After moving sideways for the past 10 years, Italian stocks may finally be on the verge of a breakout.

by Dana Lyons


While U.S. indices once again plumb their post-correction lows, it is important to remember that there is a whole world of potential investments out there. In other words, you don’t have to just trade the S&P 500. Some global stock indices are holding up much better than the U.S. currently. And thanks in part to a weakening Euro, many of those countries reside in Europe, including our “Mystery Chart Of The Day” on Twitter and StockTwits: Italy.

Following a mammoth 2-year bear market into early 2009, Italy’s benchmark FTSE MIB Stock Index doubled itself into October of that year, peaking just north of the 24,000 level. It has not been higher since. It has made a few runs at that level over the past 9 years, including a few times in 2015 as well as this past January. But it just never could get over that hump. It may be on the verge of doing so now, however.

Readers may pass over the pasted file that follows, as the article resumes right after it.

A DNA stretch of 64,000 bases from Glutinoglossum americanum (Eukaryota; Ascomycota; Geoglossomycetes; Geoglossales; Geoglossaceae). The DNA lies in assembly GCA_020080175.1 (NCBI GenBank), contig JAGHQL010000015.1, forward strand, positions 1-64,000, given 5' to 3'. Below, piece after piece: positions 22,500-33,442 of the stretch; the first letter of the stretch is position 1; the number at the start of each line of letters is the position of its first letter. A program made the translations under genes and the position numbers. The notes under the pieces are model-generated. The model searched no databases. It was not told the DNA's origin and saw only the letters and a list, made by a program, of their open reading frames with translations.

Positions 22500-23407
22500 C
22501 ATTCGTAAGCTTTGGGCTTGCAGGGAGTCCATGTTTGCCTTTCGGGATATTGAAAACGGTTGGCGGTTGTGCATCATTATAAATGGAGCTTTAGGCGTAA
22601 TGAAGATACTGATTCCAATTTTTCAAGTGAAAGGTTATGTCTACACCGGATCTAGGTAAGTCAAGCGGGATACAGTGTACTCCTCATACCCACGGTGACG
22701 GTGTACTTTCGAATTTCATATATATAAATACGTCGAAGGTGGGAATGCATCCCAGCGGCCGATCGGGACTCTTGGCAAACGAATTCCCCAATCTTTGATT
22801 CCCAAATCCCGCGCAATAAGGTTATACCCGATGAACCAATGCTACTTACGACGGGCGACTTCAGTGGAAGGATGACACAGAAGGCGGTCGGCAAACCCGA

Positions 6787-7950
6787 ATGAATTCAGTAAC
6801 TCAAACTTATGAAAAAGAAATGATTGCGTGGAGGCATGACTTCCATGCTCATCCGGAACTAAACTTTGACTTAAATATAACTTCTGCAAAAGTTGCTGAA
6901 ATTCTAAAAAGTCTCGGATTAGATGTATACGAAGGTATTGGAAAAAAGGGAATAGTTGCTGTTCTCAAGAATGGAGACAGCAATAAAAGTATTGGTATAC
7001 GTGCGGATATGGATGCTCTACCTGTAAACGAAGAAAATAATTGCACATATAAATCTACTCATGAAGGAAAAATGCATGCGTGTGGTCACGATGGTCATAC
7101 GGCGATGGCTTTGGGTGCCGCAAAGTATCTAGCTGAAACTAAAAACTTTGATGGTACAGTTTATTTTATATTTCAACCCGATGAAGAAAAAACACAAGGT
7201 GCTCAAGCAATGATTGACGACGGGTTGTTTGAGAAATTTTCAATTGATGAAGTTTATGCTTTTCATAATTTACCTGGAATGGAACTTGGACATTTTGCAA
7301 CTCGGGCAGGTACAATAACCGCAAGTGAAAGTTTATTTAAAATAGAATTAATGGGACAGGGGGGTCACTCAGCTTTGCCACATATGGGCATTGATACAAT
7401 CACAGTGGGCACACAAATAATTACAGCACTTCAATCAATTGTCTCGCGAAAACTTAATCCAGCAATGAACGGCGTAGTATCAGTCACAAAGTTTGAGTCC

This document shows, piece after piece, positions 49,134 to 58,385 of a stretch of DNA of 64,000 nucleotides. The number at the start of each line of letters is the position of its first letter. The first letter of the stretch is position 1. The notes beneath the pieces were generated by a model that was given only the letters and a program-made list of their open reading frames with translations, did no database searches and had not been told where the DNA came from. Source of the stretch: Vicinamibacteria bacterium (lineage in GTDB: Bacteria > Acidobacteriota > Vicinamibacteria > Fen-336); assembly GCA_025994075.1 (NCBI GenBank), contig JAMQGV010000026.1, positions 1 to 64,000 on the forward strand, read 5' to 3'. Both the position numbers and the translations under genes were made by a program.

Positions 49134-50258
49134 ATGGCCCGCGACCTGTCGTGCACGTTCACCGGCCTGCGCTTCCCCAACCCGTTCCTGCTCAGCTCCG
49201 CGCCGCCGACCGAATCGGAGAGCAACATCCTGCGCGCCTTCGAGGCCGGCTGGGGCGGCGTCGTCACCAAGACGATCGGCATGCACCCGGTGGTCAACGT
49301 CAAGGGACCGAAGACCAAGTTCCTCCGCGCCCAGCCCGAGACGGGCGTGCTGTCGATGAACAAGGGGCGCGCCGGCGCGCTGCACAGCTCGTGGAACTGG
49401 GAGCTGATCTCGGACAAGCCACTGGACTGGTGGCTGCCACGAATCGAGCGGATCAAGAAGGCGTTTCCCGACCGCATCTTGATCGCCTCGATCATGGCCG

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While the MIB has not decisively broken those October 2009 highs, it has in recent days closed above the slightly down-sloping trendline connecting the peaks of the past 10 years. What’s more is the fact that the chart pattern since 2009 could be interpreted as a large (and bullish) cup-&-handle formation. Furthermore, the pattern post-2015 could also be interpreted as such. Obviously, if those interpretations are correct, it could mean major positive ramifications for Italian stocks in the near-term.

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But aren’t the PIIGS in dire shape, financially, you might ask? And isn’t the recent rally all a result of the falling Euro? The answer to both of those questions may be affirmative. But you know what, our attitude is it doesn’t matter. That’s because while the rationale may be a mystery, prices would suggest that Italy is poised for a major breakout and potentially substantial up-leg.



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